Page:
In the past year, The New York Times Sunday opinion page has run three different columns by Moises Velasquez-Manoff, a writer whose new book argues that the hygiene hypothesis — the idea that over-cleanliness can make you sick — is the one true cause behind everything from autism, to celiac disease, to allergies. While the hygiene hypothesis, itself, is perfectly plausible, Velasquez-Manoff's extension of it to cover a host of hot-button disorders and cures for said disorders is much less plausible ... something that was pointed out in a negative review of his book that ran in, yes, The New York Times. Matthew Herper explores this strange dichotomy at Forbes.
UPDATE: Launch scrubbed due to weather just a few minutes before launch. See you Saturday for another try! Today, a SpaceX Falcon 9 rocket and Crew Dragon capsule is scheduled to shuttle two NASA astronauts to the International Space Station. This will be the first time humans will launch to space from the United States […]
“Live as if you were to die tomorrow. Learn as if you were to live forever” – Mahatma Gandhi Of all the skills you feel like you should probably know, yet likely don’t, coding might be one of the most intimidating. From the varied programming languages to the range of platforms to the sheer discomfort […]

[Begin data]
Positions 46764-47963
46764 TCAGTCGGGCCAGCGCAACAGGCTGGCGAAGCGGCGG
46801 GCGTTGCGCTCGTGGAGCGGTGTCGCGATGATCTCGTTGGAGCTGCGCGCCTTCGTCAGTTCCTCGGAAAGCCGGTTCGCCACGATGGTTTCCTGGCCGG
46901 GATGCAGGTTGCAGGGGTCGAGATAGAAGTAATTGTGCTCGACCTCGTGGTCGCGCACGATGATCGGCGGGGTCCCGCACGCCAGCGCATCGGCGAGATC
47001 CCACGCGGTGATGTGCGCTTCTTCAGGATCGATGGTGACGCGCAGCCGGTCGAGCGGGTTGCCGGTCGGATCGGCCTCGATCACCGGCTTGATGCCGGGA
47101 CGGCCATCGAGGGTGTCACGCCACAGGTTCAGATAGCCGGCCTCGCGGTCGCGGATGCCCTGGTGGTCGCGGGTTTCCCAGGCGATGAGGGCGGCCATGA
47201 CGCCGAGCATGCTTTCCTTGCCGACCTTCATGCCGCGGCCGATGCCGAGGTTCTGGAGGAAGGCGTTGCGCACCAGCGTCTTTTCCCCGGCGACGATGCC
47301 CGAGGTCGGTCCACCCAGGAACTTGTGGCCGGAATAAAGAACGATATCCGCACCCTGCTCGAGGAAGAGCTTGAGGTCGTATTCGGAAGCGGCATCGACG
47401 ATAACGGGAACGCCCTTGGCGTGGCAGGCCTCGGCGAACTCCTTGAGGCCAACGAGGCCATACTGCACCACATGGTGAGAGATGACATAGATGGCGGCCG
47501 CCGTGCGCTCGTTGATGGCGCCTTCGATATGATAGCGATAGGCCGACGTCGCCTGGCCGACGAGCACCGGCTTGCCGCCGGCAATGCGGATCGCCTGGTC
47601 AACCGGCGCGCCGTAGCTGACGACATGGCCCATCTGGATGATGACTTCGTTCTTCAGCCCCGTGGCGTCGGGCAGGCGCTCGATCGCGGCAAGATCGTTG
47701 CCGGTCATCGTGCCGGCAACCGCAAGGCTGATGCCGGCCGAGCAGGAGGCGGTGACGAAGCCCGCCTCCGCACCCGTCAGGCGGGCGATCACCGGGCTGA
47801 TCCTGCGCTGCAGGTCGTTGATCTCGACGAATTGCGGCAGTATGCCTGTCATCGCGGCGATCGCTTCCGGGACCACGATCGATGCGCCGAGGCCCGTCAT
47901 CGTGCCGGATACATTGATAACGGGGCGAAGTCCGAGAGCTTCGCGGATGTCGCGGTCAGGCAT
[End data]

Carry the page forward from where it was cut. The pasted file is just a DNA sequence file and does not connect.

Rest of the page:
Even though it feels like Amazon is a singular retail juggernaut crushing everybody else, you might be surprised to learn that half of Amazon’s $280 billion in revenue last year came from third-party sellers. According to numbers compiled by JungleScout, 86 percent of Amazon’s Fulfilled by Amazon (FBA) sellers were profitable last year, more than […]
Amidst all the deadly serious concern and fallout from our global battle against COVID-19, you’ve likely been forced to confront more than a few moments that you never expected to face. And you likely never felt sillier during this scary time than when you were racing all over town hoping desperately that some store had […]